(full site)
Fark.com

Try out our new mobile site!


Back To Main
   "Crime kiosk" gives you a convenient way to make your court-ordered restitution payments. You now have fifteen seconds to comply

21 Nov 2012 10:45 PM   |   2805 clicks   |   Philly Burbs
Showing 1-50 of 58 comments
Refresh Page 2
View Comments:
Mentat    [TotalFark]  
imageshack.usView Full Size


/I'm sure it's just a glitch.

21 Nov 2012 09:25 PM
Tr0mBoNe    [TotalFark]  

Mentat: [imageshack.us image 408x278]

/I'm sure it's just a glitch.


Some laws of Systems Engineering:
1) Complex systems always fail when you demo them for upper management.
2) All bugs go away when you show it to someone smarter than you.

21 Nov 2012 10:48 PM
Gyrfalcon     
Yeah, and?

You can already report via kiosk; why not pay via kiosk? If it works, great. If it doesn't, it's no different from all the idiots who already don't pay their restitution because they have to buy a 54" plasma screen TV this week.

21 Nov 2012 10:49 PM
AverageAmericanGuy    [TotalFark]  
Mellow greetings. What seems to be your boggle?

21 Nov 2012 10:52 PM
crabsno termites     
Why are we concerned for making life convenient for those assholes?

21 Nov 2012 10:53 PM
semiotix     
EZ Pay convenience comes at a price, though. Customers are charged a $2.99 transaction fee to use the kiosk in Warminster.

It's like the old saying: crime doesn't pay once you factor in service fees and associated transaction charges.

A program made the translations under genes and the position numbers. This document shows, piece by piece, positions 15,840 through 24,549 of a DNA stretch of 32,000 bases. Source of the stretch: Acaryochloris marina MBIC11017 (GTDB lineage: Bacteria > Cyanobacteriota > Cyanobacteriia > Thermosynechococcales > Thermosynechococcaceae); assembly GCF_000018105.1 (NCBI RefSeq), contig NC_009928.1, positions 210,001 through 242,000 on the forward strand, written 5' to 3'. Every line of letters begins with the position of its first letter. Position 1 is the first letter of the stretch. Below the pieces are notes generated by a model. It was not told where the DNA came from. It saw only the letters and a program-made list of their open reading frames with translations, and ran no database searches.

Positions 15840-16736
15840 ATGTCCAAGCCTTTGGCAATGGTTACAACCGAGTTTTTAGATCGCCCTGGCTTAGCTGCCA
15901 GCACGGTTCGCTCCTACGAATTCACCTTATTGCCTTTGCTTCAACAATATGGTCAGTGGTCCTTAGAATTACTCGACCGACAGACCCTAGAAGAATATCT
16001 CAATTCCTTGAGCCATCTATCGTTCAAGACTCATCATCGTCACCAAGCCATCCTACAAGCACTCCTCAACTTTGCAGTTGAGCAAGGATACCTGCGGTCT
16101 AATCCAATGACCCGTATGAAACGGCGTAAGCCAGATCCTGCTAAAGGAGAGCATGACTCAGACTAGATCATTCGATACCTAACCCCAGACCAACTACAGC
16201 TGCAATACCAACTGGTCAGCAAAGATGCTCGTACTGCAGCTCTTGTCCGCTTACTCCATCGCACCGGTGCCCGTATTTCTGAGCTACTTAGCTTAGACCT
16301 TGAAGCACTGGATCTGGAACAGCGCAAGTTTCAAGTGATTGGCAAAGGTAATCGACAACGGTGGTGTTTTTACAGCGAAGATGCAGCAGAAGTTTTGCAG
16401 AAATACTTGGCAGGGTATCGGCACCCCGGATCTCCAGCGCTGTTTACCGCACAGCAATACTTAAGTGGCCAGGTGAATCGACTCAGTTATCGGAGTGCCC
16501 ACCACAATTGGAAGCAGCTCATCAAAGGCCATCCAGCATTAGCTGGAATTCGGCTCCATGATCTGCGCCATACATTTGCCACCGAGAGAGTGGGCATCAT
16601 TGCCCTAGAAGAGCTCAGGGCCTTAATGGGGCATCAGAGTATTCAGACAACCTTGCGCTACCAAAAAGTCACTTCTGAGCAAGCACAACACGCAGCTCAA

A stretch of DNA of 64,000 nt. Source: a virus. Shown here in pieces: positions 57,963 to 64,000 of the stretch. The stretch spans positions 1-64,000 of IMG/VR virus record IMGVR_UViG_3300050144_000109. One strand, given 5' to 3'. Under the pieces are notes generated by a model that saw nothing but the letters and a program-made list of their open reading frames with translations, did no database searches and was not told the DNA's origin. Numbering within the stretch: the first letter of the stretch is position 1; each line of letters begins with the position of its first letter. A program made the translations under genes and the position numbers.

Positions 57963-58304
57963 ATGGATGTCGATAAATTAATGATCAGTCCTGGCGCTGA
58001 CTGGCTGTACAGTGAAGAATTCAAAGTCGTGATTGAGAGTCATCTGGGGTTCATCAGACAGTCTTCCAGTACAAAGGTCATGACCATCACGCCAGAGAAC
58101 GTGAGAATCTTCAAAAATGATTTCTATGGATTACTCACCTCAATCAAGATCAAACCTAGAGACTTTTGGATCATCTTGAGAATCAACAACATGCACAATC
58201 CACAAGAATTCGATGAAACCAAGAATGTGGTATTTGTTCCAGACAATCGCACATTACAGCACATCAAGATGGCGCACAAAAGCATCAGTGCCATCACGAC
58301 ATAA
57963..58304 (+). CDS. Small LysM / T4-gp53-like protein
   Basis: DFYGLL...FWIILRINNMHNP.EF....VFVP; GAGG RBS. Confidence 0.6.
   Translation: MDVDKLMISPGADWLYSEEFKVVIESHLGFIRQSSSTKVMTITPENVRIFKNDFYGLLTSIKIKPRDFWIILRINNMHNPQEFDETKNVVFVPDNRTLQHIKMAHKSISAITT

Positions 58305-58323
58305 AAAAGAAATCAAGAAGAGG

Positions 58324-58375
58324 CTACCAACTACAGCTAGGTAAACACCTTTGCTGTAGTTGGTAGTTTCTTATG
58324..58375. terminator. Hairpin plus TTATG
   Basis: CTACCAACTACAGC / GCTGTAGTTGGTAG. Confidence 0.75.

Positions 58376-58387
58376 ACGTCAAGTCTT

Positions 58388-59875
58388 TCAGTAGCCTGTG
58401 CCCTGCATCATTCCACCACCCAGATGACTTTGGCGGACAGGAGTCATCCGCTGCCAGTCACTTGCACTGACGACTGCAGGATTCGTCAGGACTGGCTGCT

21 Nov 2012 10:53 PM
ciberido     

Mentat: [imageshack.us image 408x278]

/I'm sure it's just a glitch.


I think you'd better do what he says, Mr. Subby.

21 Nov 2012 10:54 PM
ciberido     

crabsno termites: Why are we concerned for making life convenient for those assholes?


Because it will save taxpayers dollars?

Or are you into the whole "cut off your nose to spite your face" flavor of "tough on crime"?

21 Nov 2012 10:57 PM
CalamitousCrasher     
It'd be way cooler if you could order up some crime from it instead. Larceny with a side of grand theft, plz.

21 Nov 2012 10:58 PM
semiotix     

crabsno termites: Why are we concerned for making life convenient for those assholes?


Short answer: because the effect of that "convenience" will be to increase the payment of court costs and criminal fines. Dude, if you're getting off on how someone had to wait in line to pay their court costs on top of the six months they spent in County, you're just messed up.

More answer: because having a machine do this will mean they can replace the staff that normally counts the money. I'll prove it by quoting from the article: "'We certainly don't see this as a way to replacing people," he added."